NASA News: Maturing Technology: NASA Selects 85 Small Business Research And Technology Projects For Continued Development


WASHINGTON -- NASA has selected 85 small business proposals to enter
into negotiations for Phase II contract awards through the agency's
Small Business Innovation Research (SBIR) Program.

The selected projects have a total value of approximately $63 million.
NASA will award the contracts to 79 small high technology firms in 27
states. These competitive awards-based programs encourage U.S. small
businesses to engage in federal research, development and
commercialization. The programs also enable businesses to explore
technological potential, while providing the incentive to profit from
new commercial products and services.

"Small businesses are not only crucial to NASA's trailblazing
achievements in space exploration; they are the backbone of the
American economy," said NASA Administrator Charles Bolden." As the
wheels of our economy continue to pick up speed, it is important to
remember that small business is the engine that is getting us moving
again. According to the U.S. Small Business Administration, small
firms have generated 65 percent of net new jobs over the past 17
years. And federal procurement for women-, minority- and
veteran-owned small businesses are a big part of that equation."

NASA's SBIR programs address specific technology gaps in agency
missions, while striving to complement other agency research
investments. Program results have benefited many NASA efforts,
including modern air traffic control systems, Earth-observing
spacecraft, the International Space Station and the Mars rovers.

"Working with small businesses through Phase 2 SBIR awards, NASA helps
mature novel technologies and concepts to demonstrate their
applicability to NASA's current and future space and aeronautics
needs," said Michael Gazarik, director of NASA's Space Technology
Program. "This maturation process also provides NASA's small business
partners to more fully explore opportunities to transfer that
technology to the marketplace, while creating new jobs and growing
our economy."

In addition to meeting NASA's needs, the proposals also provide
innovative research in areas that have other commercial applications.
Examples include:

-- Development of design and fabrication techniques that will be used
to create better UV detectors useful to NASA's missions to monitor
ozone, aerosols and air pollution, which also are essential in the
semiconductor, food processing and healthcare industries, where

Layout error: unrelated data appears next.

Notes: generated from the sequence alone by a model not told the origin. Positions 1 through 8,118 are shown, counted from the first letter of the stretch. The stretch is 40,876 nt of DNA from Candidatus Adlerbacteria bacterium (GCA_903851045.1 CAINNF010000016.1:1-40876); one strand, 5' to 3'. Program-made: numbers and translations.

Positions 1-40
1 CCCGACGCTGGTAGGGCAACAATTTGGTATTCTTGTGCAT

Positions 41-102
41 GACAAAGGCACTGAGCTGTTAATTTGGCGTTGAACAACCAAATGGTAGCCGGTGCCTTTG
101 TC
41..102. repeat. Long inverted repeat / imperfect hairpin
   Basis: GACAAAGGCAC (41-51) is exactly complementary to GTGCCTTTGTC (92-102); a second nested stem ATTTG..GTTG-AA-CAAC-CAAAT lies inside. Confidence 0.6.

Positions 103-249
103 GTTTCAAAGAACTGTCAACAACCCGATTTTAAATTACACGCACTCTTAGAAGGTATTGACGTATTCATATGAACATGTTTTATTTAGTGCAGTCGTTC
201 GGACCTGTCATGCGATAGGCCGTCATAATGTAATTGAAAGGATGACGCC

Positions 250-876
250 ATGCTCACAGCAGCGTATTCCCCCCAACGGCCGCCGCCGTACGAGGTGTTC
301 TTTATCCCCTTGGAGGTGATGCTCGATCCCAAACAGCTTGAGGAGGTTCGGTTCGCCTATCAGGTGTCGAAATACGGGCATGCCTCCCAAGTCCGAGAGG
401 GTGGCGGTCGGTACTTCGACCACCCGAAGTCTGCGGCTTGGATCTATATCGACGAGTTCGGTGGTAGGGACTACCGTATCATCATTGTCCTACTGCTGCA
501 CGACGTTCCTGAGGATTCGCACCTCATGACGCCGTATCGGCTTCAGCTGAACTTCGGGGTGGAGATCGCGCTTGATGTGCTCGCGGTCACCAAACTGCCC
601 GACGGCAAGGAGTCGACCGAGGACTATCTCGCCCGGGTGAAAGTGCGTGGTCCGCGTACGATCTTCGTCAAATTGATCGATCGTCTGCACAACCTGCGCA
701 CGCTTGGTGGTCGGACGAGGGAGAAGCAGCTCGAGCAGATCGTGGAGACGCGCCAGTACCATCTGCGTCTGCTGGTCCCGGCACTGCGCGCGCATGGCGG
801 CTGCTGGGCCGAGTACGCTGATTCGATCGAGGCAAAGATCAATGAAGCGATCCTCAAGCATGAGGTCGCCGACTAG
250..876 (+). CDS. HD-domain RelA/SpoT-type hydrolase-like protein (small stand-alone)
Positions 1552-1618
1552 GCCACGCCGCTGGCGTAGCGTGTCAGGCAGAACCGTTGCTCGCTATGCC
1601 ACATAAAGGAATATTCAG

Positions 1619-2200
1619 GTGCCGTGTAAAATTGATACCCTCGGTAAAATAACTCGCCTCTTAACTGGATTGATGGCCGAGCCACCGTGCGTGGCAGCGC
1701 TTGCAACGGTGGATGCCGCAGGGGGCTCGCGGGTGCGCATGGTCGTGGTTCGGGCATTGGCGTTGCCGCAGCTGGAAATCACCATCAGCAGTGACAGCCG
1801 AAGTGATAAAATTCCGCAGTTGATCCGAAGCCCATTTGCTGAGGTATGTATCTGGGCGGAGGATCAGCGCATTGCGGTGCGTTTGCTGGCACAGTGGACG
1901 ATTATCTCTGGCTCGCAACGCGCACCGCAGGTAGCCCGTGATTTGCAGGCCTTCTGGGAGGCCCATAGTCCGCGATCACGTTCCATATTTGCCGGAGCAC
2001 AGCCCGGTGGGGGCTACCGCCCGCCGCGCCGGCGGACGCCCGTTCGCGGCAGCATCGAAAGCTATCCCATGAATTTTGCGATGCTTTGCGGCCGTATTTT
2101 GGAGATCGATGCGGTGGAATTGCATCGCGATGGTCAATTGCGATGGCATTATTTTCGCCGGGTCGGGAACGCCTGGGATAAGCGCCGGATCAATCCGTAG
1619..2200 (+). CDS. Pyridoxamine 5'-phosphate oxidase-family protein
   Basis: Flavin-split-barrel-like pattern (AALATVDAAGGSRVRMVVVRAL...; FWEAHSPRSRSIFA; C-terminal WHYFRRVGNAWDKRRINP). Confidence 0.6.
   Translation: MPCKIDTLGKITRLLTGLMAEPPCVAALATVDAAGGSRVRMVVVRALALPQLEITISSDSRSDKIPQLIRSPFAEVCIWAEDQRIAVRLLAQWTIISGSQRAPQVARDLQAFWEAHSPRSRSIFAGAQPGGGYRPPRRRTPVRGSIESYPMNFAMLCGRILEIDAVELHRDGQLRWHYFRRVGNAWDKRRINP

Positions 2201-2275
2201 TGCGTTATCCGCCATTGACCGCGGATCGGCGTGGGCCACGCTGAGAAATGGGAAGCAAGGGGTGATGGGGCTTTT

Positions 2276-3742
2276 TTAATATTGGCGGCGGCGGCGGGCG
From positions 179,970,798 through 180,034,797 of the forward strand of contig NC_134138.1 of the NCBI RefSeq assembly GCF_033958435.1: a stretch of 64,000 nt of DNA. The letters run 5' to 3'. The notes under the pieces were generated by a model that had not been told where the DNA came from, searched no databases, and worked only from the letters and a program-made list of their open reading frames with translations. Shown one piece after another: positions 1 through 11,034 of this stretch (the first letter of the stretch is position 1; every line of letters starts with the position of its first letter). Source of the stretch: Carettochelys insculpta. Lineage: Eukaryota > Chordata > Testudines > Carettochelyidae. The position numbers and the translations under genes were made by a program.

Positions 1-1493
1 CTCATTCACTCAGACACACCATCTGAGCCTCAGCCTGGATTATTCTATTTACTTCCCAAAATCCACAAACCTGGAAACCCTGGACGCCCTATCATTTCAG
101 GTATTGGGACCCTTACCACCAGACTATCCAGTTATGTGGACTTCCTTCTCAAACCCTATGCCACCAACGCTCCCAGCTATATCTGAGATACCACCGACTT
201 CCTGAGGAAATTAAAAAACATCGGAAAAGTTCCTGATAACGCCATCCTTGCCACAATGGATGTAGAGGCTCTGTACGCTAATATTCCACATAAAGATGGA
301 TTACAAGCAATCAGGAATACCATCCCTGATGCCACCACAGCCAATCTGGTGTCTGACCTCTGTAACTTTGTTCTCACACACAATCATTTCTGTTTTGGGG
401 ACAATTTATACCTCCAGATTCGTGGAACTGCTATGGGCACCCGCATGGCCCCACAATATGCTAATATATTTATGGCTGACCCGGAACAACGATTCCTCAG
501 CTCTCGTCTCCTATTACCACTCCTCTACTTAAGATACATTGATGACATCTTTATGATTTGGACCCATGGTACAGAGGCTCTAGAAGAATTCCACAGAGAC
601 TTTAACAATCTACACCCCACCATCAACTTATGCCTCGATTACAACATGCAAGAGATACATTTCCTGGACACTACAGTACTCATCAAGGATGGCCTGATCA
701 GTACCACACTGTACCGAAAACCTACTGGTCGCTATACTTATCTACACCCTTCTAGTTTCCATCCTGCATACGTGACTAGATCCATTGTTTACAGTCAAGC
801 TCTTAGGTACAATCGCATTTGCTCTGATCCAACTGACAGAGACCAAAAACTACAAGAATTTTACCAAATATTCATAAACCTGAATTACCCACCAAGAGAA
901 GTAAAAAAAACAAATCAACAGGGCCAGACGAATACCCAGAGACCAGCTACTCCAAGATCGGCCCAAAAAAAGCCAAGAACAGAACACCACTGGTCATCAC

bacterial sterilization is important.
-- A new composite material manufacturing process which could decrease
manufacturing costs for NASA's future heavy lift launch vehicles, as
well as military and commercial aircraft, wind blades and towers,
civil and automotive infrastructure and marine vessels.
-- New high-performance lubricants beneficial to robotic spacecraft
operations in extreme temperature ranges that also may benefit
automobile performance
-- A laser-ranging technology that can be used as the next generation
air data system for aircraft that will measure velocity, wind speed,
air pressure and temperature. This will help predict turbulence,
ensuring a safer and more comfortable flight.

The SBIR program is a highly competitive, three-phase award system. It
provides qualified small businesses, including those owned by women
and the disadvantaged, with opportunities to propose unique ideas
that meet specific research and development needs of the federal government.

Phase 1 is a feasibility study to evaluate the scientific and
technical merit of an idea. Awards are for as long as six months. The
selected Phase 2 projects will expand on the results of Phase 1
projects selected last year, with up to $750,000 to support research
for up to two years. Phase 3 is for the commercialization of the
results of Phase 2 and requires the use of private sector or non-SBIR
federal funding.

Participants submitted 428 Phase 2 proposals. The criteria used to
select the winning proposals included technical merit and innovation,
Phase 1 performance and results, value to NASA, commercial potential
and company capabilities.

NASA's Ames Research Center at Moffett Field, Calif., manages the SBIR
program for the agency's Space Technology Program. NASA's 10 field
centers manage individual projects.